With few expecting tomorrow’s Florida primary to be anything but a decisive win for Mitt Romney, some observers are turning to the question of what Newt Gingrich will do in the weeks ahead in the aftermath of this anticipated defeat. While the Republican race has been highly volatile, February could be a very lean month for Gingrich with no debates scheduled for weeks at a time and no states voting or caucusing that give him a good chance of victory. But even if Romney starts rolling up victories, few think Gingrich will withdraw even if it is clear he has little or no chance to win the nomination. Instead, Gingrich will continue to run hard while making increasingly bitter attacks on the all-but-certain GOP nominee all the way to the Republican National Convention in Tampa.
The possibility that Gingrich’s candidacy will rise from the dead one more time has to frighten Republicans who believe he has no chance to beat Barack Obama. But it is this sore loser scenario that really ought to be scaring them. As Politico reports this morning, there is every indication Gingrich will be fighting a scorched earth campaign against Romney for as long as he has a penny in his pocket. In doing so, he could help exacerbate the rift between his Tea Party supporters and Romney and make it harder, if not impossible, for the frontrunner to beat Barack Obama in November.
When I first read Jonathan’s post yesterday, I thought he was blaming President Barack Obama unfairly: The Palestinians don’t need Obama to produce excuses for shunning negotiations; they’ve produced plenty all by themselves (about which more in a separate post). But when I read the New York Times article he referenced, I was shocked – not by the Palestinians’ position, but by reporter Ethan Bronner’s. For when a Palestinian official asserted that Israel’s demand to retain the major settlement blocs “abandons … the framework we have been focused on for the past 20 years,” Bronner, who as a veteran Israeli correspondent should surely have known better, parroted this without a word of demurral – thereby erasing 20 years of history in which every single proposal ever discussed had Israel keeping the settlement blocs.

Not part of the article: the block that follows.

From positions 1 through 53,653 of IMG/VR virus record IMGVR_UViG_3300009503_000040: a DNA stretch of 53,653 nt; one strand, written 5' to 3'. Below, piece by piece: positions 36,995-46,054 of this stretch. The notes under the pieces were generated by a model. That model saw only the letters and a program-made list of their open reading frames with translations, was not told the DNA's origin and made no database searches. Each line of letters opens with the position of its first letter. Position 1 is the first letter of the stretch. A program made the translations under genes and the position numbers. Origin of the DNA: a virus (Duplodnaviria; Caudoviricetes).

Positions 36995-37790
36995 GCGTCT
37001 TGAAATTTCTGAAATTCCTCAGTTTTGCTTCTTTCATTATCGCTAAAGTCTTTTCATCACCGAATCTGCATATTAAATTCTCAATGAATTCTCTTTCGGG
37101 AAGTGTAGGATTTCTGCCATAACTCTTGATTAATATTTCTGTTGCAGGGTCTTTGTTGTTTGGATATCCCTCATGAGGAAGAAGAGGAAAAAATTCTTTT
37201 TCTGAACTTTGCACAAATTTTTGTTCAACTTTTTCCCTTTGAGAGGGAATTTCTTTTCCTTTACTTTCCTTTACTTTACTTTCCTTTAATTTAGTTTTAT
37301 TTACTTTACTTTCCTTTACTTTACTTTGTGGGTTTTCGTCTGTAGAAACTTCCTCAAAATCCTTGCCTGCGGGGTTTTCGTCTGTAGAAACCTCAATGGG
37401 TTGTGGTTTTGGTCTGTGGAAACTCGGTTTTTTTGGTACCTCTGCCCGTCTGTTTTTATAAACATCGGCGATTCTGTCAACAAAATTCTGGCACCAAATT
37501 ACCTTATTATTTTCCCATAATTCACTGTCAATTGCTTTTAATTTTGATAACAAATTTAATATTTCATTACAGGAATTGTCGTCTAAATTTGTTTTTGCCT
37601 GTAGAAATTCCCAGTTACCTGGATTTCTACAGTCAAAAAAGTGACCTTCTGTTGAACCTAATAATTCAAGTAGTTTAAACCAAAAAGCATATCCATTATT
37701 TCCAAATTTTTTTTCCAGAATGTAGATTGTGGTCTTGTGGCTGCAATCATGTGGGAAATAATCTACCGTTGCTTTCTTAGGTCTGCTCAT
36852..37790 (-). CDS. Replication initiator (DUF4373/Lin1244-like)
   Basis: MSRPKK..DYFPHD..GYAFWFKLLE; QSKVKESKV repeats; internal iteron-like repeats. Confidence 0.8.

President Bill Clinton’s parameters of 2000, long considered the blueprint for any final-status agreement, assigned the settlement blocs to Israel. President George W. Bush asserted in a 2004 letter that “In light of new realities on the ground, including already existing major Israeli population centers, it is unrealistic to expect that the outcome of final status negotiations will be a full and complete return to the armistice lines of 1949, and all previous efforts to negotiate a two-state solution have reached the same conclusion.” Israeli Prime Minister Ehud Olmert’s offer of 2008 – which Palestinian Authority President Mahmoud Abbas, after rejecting at the time, suddenly embraced last year, once Olmert was gone and it was off the table – also had Israel retaining the settlement blocs.
As Hamas looks to leave its long-standing offices in Damascus, where the Assad regime now teeters, Turkey’s President Abdullah Gul is neither confirming nor denying reports that the group may relocate its offices to Turkey. According to Hurriyet Daily News:
Along with Qatar and Jordan, Turkey is also among would-be hosts with Turkish President Abdullah Gül neither denying nor confirming that his country would soon welcome Hamas on its soil as Turkey’s relations with its once-ally Israel hit historically low levels.